Meshtastic and WiFi Routers

Hey, I just started reading a lot about Meshtastic today; excuse me if my question is not accurate. For a project, I’d like to create an off-grid mesh network. Meshtastic seems to meet my requirements on many points. However, one important thing I’d like to set up is the ability to connect to the network without necessarily having a LoRa device.

I’m considering having these devices connected to WiFi routers (since the web client is not working for multiple users, as I read). This way, users could connect to the LAN network, chat with others connected to the same network, and bridge with other users on different networks using Meshtastic (as explained in question 2 of this post: Networking schools in Sub-Saharan Africa - #3 by Scout).

I know it’s probably not something that Meshtastic is handling (yet?), but I’d like to know if any of you have already set up networks like this. Is there another technology that accomplishes this WiFi/LoRa bridge? I checked, but this project seems not to be maintained anymore. Would I probably need MQTT? How would you evaluate the complexity of additional code for doing this? (I code a bit, but I’m definitely not an expert.)

I hope my questions are clear. I’ve been reading tons of posts, and I haven’t really had clear answers to these questions. Thank you :slight_smile:

You always need a Lora device right now

I understand this.
I would like some clarification on the communication between the LoRa device and the WiFi router. Specifically, I’m wondering whether I should focus on MQTT, the API, or any other relevant aspects.

After some research, if it can interest some people, I will go for the Reticulum project, which seems similar to Meshtastic but may offer more versatility in terms of available network technologies. NomadNetwork with OpenModem seems to be what I’m trying to achieve

1 Like has some super cool projects. I have played with his microAPRS project. I flashed his hex code on an Arduino nano and made AX25 modem. I am impressed with how he uses 4 dios to make a 4bit dac to generate the audio. Genuis! I don’t quite understand the Reticulum project yet. I would be curious to see how people are making use of that project.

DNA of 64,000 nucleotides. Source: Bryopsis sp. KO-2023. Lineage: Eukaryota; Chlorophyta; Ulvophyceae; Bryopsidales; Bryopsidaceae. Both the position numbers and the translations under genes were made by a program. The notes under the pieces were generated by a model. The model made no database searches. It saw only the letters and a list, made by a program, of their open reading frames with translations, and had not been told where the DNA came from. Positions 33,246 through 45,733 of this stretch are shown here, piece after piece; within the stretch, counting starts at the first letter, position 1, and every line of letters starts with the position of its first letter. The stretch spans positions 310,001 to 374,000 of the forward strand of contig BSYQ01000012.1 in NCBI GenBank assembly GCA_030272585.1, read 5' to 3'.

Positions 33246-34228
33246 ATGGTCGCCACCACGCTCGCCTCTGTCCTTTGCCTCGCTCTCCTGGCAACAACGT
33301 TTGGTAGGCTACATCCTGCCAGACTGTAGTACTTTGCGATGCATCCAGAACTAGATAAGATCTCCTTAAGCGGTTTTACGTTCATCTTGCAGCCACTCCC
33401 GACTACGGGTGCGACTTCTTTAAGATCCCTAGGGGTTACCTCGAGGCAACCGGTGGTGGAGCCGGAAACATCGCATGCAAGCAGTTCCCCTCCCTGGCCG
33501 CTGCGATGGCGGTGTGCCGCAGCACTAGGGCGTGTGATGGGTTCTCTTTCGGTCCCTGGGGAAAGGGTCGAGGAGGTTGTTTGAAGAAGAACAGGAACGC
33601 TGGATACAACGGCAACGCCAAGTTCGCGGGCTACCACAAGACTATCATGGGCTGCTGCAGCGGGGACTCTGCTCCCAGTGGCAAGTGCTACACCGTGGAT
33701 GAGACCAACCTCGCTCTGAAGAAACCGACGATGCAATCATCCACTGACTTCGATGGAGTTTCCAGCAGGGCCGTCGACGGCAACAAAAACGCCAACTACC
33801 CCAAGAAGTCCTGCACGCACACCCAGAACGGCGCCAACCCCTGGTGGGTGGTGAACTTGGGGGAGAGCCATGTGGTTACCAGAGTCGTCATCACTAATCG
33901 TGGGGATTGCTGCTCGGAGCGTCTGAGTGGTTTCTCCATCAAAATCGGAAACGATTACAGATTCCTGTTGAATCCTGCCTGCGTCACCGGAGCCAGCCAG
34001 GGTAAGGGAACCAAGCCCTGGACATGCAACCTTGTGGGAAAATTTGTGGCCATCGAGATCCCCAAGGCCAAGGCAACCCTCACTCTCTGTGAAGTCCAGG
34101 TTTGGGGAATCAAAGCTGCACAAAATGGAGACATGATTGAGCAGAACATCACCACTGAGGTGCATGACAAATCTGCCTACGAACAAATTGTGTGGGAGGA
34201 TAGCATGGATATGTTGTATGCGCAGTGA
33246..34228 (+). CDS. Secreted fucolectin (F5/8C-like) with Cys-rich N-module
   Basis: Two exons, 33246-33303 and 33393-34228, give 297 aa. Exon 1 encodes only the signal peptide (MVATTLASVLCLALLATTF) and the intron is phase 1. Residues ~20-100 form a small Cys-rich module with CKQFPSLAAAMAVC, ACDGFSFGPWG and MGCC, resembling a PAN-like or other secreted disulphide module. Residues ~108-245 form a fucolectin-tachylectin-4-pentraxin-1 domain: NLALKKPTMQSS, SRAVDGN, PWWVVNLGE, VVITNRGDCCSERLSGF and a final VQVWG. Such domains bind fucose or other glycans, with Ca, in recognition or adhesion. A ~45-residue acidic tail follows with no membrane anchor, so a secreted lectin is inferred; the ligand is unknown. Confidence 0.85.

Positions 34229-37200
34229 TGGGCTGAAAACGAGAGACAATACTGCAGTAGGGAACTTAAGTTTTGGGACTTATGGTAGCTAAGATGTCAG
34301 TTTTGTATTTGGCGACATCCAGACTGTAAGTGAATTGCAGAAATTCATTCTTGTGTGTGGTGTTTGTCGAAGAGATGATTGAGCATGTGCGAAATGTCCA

My project

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Same impression. I started looking at the different projects on their site, and it looks really vast and a little bit confusing. But the community managed to answer me quite quickly on their Matrix channel. I didn’t know about APRS; I will definitely check that out. Thanks for sharing your work. I will also share my project; it’s a paid job for an artist, but he’s pretty open to making it open source.

I have and use some RNodes. There’s a big (imo) philosophical difference between Reticulum-based systems and Meshtastic, and I’m not at all sure it’s a gulf that either side really wants to bridge.

This is all IMO, so reread this sentence before anyone bursts into flames.

Reticulum is intended to provide security and anonymity, then reliability. nomadnet or whatever other systems that are built on the reticulum framework, are continued expressions of that design philosophy.

Meshtastic was not conceived with security as a primary characteristic. It is good and getting better at a lot of things, but the user base that has evolved with it is not very concerned with security, and more concerned with how many other people they can connect to publicly.

Natural selection pressure from the majority of users means the development arc bends away from worrying about (for example) problems like sending unencrypted information about sender, recipient, and other information in headers. To people who say things like “if you aren’t doing anything wrong, you don’t have anything to hide,” this is a feature, not a bug. Convincing them otherwise is usually an exercise in frustration.

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Meshtastic was conceived from the start with security in mind and actually gets used, reticulum is a single developer and is essentially a tech demo.

As I said, it’s just my opinion, and nobody’s paying a dime for that. :man_shrugging:t2: